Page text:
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GreatSchools Rating

Univ of Chicago Charter Schools

Charter | PK-12 | 1649 students

 

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Last modified
Community Rating

4 stars

Community Rating by Year
2014:
No new ratings
2013:
Based on 3 ratings
2012:
Based on 2 ratings
2011:
Based on 1 rating

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13 reviews of this school


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Posted October 24, 2013

I had two children who attended the NKO campus. I really enjoy the community environment that this school offers. The parents and staff are informative, attentive and nurturing.
—Submitted by a parent


Posted October 14, 2013

My son has been with the U of C charter system since 2005 when he started Kindergarten at NKO. He is now at Carter G Woodson middle school. NKO started off great under the leadership of the 1st principal but once she left the new principal left a lot to be desired. She is more of a social butterfly strolling around hanging with her friends rather than managing her teachers and resources. She has since been promoted within the Charter system so there is a new principal who I'm positive will do a fantastic job!! She was my son's 2nd grade teacher & he thrived under her guidance. CGW(Carter G Woodson) is a hot mess. They tell the parents during orientation these supposed high standards that they have then they don't enforce them. The kids don't have math books. How can u learn w/o a book. How can I help him w/o a book. Senseless. My son wants to be a mechanical engineer, he wants to go to Young for the rest of middle school & high school but can he if they are not striving for success. Yes my son will bcuz I'll do what it take to get him where he needs to be.
—Submitted by a parent


Posted September 30, 2013

University Of Chicago Charter-Donohue School My daughter is in Pre-K. I am inpressed with the way her teacher provides feed back and there are plenty of teaching bodies who are very accomadating and who you can ask questions of. The teaches are warm inviting and encouraging to the students. I am very inmressed withthem and my initial venture in the the education world.
—Submitted by a parent


Posted December 1, 2012

This is my daughter's first year at this school. She enjoys her classes and the after school activities. A few weeks ago they had college week. The kids from 6th to 12th grade go to visit several colleges. They really try to put them into a college mindset. The cost was really cheap. 6th and 7th graders visit schools in Illinois and the other classes leave Illinois. You are never left wondering how the kids are doing in class because you always have access to there grades and if you have any questions you can contact them by e-mail. I also love the fact that they have tutoring. I will be transferring my other two kids there next year!
—Submitted by a parent


Posted October 29, 2012

I reveiewed CG Woodson School previously and found that there are a new teachers this school year, which has been very exciting for my son. He actually enjoys attending class and has nothing but good things to say about them. My only complaint this year (because I lowered my expectations this year) is that the afterschool programing left a lot to be desired, so we didn't enroll. Also, the delay in the laptop rollout was disappointing. It's almost November and the children still don't have all of the resources they've been promised.
—Submitted by a parent


Posted July 21, 2011

I think this school has excellent potential. The curriculum is great and research is ongoing to improve it consistently. Teachers receive a wealth of training as well. The leadership, however, needs to rein in on the students' behavior. My son is entering his 3rd year at the Donoghue campus this fall and for much of last year, I saw the children roaming and running in hallways with no supervision. They were loud in the classrooms, cafeteria and auditorium at the end of the day - every day. They are allowed too much freedom and too little structure. These kids need structure as well as a good curriculum. I have high expectations for my 2nd grader, and I'd like the school to exhibit similar high expectations for the students.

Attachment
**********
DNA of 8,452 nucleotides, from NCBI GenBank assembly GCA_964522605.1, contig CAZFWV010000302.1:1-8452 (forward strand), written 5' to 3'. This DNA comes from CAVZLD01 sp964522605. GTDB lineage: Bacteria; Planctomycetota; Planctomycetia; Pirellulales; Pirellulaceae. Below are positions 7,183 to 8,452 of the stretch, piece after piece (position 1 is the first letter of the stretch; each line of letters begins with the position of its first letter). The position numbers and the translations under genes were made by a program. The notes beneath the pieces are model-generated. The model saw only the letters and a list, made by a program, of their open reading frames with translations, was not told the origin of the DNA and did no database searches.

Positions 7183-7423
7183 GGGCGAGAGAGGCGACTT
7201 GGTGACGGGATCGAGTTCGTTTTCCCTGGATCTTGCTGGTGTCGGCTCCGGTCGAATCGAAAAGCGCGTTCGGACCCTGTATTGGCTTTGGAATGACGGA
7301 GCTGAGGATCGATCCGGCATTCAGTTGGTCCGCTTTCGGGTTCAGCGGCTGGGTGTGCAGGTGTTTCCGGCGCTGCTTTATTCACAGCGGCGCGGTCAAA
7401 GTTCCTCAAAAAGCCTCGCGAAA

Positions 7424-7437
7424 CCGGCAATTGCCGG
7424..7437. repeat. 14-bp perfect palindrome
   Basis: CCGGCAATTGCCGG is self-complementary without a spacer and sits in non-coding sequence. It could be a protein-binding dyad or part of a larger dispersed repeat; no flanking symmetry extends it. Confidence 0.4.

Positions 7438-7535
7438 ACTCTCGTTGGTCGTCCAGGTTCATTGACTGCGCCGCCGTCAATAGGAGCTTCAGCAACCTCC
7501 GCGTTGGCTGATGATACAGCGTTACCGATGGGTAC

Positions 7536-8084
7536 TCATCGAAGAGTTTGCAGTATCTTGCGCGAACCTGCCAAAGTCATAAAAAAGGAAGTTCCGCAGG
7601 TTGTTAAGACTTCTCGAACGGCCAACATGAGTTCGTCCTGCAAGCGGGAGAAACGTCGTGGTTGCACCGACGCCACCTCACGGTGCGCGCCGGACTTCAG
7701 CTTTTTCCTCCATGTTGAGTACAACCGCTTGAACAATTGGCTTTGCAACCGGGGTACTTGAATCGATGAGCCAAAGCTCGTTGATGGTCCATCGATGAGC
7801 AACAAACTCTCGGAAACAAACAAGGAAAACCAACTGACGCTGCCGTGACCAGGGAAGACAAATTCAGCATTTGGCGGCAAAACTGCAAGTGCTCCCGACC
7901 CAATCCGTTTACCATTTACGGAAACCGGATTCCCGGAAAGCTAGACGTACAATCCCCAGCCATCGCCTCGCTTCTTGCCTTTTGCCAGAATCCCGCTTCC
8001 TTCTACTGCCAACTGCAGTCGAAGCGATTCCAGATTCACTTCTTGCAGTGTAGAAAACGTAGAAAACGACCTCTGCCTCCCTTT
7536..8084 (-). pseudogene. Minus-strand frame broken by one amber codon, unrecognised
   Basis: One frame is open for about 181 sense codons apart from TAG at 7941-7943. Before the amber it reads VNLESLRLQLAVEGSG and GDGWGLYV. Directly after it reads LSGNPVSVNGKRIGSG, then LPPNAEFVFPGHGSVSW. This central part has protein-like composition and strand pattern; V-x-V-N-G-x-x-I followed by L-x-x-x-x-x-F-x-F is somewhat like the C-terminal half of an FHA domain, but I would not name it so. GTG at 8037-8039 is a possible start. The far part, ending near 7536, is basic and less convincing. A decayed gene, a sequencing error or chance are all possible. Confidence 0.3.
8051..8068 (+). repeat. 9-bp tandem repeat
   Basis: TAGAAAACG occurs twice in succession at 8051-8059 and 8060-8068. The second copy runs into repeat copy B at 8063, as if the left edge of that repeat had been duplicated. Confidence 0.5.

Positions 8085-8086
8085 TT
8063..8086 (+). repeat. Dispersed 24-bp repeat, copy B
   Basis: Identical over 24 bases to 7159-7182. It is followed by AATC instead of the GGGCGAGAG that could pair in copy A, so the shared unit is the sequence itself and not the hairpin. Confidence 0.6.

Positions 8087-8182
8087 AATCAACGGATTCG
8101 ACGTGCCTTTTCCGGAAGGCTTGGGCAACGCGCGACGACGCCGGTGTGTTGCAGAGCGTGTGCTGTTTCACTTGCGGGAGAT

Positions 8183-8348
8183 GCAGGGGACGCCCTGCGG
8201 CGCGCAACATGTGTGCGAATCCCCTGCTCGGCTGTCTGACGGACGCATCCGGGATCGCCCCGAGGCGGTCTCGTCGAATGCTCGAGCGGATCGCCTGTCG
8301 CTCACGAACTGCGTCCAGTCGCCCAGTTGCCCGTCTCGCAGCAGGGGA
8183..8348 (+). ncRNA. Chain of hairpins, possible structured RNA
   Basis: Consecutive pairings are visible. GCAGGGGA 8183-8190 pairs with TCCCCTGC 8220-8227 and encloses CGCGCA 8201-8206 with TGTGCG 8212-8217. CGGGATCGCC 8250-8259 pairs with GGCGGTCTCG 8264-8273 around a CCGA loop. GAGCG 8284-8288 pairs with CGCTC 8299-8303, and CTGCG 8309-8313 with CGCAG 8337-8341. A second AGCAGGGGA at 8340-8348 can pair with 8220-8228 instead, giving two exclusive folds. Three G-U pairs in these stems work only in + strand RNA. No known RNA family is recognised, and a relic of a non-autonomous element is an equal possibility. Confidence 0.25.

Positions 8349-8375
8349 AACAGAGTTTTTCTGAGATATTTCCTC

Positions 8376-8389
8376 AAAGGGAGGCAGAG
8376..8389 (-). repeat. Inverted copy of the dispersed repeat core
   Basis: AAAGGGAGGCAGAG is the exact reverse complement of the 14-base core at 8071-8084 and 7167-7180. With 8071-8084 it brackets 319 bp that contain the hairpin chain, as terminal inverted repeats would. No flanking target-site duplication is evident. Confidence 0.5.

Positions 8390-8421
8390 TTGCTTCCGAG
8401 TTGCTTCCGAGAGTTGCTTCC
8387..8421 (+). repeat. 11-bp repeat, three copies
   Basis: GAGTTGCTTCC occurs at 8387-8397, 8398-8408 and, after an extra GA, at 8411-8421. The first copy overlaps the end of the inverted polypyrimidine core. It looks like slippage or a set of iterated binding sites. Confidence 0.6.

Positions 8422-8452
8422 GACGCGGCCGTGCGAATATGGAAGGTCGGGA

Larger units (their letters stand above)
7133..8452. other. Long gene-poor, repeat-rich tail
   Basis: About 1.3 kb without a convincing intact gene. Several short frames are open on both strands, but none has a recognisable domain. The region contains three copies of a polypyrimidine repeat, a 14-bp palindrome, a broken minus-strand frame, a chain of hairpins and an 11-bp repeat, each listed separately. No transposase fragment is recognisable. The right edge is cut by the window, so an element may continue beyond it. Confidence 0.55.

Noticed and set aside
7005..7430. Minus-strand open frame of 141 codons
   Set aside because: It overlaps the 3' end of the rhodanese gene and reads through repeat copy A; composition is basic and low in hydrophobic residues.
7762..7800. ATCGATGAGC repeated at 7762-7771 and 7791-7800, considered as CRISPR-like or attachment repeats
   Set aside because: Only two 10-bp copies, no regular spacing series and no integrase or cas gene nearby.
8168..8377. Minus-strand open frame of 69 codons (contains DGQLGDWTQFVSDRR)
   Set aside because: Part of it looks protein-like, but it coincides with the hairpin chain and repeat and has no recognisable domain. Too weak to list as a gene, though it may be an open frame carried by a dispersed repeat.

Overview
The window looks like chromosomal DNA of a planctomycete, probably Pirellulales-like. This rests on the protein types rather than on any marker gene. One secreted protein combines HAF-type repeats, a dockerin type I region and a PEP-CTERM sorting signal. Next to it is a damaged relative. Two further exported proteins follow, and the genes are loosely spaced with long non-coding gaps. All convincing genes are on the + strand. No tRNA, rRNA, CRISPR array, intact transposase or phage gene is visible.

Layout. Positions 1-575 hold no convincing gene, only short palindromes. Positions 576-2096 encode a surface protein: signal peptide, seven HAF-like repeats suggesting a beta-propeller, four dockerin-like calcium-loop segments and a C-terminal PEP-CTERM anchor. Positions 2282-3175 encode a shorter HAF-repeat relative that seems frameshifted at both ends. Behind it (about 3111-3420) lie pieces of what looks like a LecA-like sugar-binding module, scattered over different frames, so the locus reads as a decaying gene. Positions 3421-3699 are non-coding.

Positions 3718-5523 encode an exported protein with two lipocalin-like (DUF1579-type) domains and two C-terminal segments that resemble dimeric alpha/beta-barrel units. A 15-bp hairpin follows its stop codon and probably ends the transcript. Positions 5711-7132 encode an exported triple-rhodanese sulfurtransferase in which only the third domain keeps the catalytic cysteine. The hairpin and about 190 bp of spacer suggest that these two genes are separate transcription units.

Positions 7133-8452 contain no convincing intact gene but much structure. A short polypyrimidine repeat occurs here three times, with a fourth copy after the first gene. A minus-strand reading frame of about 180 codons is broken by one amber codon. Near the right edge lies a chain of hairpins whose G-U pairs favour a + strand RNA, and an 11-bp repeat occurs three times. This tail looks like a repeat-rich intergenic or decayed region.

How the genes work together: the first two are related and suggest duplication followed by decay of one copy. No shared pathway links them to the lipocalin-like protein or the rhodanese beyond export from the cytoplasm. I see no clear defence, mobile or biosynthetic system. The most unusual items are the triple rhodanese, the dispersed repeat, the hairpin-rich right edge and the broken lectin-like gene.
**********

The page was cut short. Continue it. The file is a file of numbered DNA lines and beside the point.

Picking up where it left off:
—Submitted by a parent


Posted October 9, 2010

My son attend the U of C charter school Donoghue. I appreciate our administration because they have dedicated themselves to our children's education. Team work is a reflection of leadership and we have excellent leader in our school. Our school is an excellent in socializations as well as education.
—Submitted by a parent


Posted November 14, 2008

Our daughter is enrolled in the pre-k program, which is a full day, and she loves it! She receives instruction in spanish, performing arts, physical education, art and music. 20 children in the class with one teacher and an assistant. Recess daily in a private playground, weather permitting. Private restroom in classroom, individual lockers, hot breakfast and lunch served daily in the classroom. Small school environment is warm and nurturing - one class per grade. Administrators are approachable, open and available. Directors know each student by name. Parents are cooperative and involved.
—Submitted by a parent


Posted August 3, 2008

I love the small school feel of this public school. The Previous Director knew every child and parent. The academic program is great and stimulates the children to think w/o utilizing rote memory techniques employed by many other schools. I feel that this prepares the children to utilize their problemsolving skills to formulate answers to unsolved challenges. The parents are very concerned with a core group of very involved parents. I look forward to working with the new Director as she prepares the students for greater accomplishments.
—Submitted by a parent


Posted September 2, 2005

NKO is a school using very well research, test and proven practicies. They use balanced literacy which is tailored to the needs of individual students. They use writer's workshop for writing which teaches students to write like writers. They use Everyday Math instead of just drilling students. The students actually learn Math. In general, their academic programs are top notch. There is music, art, and spanish for all grades. Their afterschool enrichment programs are great. Parents are somewhat involvement. The ones that want to are.